Likewise, in the evening, determine a healthy bedtime structure and routine. Turn down the lights or remove the screens as your family sees fit. Regardless of individual choices, make it as close as possible to how it might be if school was in session under normal conditions.
Be honest with teachers and offer constructive feedback
Teachers know that for younger children, parents often must listen in to support the littlest of learners through their classes. In addition, educators are also struggling to reinvent lesson plans and present them virtually, and they are also learning something completely new. Be honest with instructors about what is and is not working for your child. Offer constructive feedback and ask questions politely to help support your student. Avoid making complaints or venting to educators who are also struggling to adapt to something new.
Remember that teachers and parents are on the same side
It’s only natural as humans, that sometimes our own opinions and beliefs are colored by our own personal experiences. And for some of us, school wasn’t always a pleasant experience. However, education has come a long way over the years, and teachers are undoubtably on the parent’s side, now more than ever before! Educators are always looking for ways to connect with students and to help them forge a love of learning that will last a lifetime. Don’t forget that teachers are on your side and want kids to learn. Reach out when you feel the need, and let instructors know about circumstances that affect their learning as they arise.
Ensure, if possible, that kids are working on schoolwork during the school day
Districts are all over the place when it comes to their synchronous and asynchronous work requirements. Regardless of where your school’s policies land on the map, ensure that students have a safe space to complete work during the normal school day. This is important because class resources, as well as teachers are ordinarily only available during the business day. In many cases, tech support or specific apps may only work during school hours. Lastly, it helps set the standard that the school day is for learning and keeps children in a reliable routine. While some work may be due in the evening, have kids complete it during the day, if at all possible.
Make social and emotional health a priority
Have your kids been upset that they haven’t been able to get out and play with their friends? While recess doesn’t seem like the most important school subject, it certainly is a must for children to socialize and play. As a result of the pandemic, kids have been struggling with social and emotional issues since schools were shuttered in March. If your child is having trouble with motivation or keeping up with academic work, be sure to check on their emotional wellbeing, and give them the support they need.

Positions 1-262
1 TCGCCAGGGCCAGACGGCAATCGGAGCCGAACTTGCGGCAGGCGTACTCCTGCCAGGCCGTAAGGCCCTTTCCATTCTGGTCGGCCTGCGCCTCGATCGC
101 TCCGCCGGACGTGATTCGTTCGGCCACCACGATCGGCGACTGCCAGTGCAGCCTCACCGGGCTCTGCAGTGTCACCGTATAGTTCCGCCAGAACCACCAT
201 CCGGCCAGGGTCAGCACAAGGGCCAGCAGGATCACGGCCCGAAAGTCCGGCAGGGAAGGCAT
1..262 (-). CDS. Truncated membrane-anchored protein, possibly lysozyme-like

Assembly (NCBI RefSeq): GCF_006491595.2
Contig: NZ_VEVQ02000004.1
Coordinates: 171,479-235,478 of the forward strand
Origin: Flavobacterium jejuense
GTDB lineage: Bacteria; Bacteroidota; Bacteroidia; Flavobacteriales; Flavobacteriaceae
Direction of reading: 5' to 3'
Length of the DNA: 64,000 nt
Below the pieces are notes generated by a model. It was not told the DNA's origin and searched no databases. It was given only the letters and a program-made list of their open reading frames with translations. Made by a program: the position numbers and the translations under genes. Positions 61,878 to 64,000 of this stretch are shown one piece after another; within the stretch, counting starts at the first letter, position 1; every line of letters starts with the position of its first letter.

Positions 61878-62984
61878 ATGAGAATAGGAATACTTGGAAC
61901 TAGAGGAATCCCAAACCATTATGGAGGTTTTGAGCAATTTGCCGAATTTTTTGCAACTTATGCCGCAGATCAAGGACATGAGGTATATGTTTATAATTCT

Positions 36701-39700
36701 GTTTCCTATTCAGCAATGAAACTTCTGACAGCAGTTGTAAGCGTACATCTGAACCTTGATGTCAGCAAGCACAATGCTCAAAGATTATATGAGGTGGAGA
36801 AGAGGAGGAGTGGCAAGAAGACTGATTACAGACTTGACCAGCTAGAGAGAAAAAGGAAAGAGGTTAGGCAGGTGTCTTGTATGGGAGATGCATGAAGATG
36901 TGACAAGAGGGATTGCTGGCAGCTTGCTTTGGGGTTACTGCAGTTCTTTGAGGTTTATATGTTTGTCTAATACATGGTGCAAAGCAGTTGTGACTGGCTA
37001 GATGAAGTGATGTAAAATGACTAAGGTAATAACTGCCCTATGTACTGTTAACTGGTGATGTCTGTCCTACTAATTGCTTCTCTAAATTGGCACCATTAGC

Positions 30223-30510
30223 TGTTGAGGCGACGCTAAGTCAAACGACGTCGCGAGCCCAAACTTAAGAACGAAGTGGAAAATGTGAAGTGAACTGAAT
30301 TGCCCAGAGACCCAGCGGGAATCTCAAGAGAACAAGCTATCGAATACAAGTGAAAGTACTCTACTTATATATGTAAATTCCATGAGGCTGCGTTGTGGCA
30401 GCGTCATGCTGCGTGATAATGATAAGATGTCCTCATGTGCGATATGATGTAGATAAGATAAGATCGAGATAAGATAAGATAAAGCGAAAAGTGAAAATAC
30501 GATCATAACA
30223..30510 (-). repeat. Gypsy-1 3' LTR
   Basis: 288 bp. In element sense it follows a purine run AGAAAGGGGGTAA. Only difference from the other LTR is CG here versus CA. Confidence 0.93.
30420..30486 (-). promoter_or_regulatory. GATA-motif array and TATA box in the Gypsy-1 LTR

Check in on technology to make sure that it is working properly
If your family is like most, there’s a good chance that your children have encountered technological glitches at some point since school began! Whether it’s trouble getting connected to the district network, or being kicked out of Zoom or Microsoft Teams, there have been many problems with the rollout of new class policies and apps. For that reason, it’s always a good idea to check in with your children’s’ devices, be it their own laptop, or a school-owned Chromebook. Make sure that it still reliably connects to the internet properly, and that it has installed all necessary updates to keep it in tiptop shape.
Help keep kids organized
In school, children learn to use folders, binders, notebooks, and planners to keep assignments organized. But with everything online, it could be tough for little learners to stay organized. To keep things in line, create a checklist or chart of weekly assignments, and teach kids to organize photos, videos, and files on a laptop or iPad. As your child’s first teacher, give them the tools to organize their space and learning to help prepare them for success!
Whether your kid’s classes are in-person, online, or somewhere in between, as a parent it’s important to help support teachers during this new and very unique school year. Follow the tips above to help make this year a smooth one as your child navigates new learning methods with their teachers!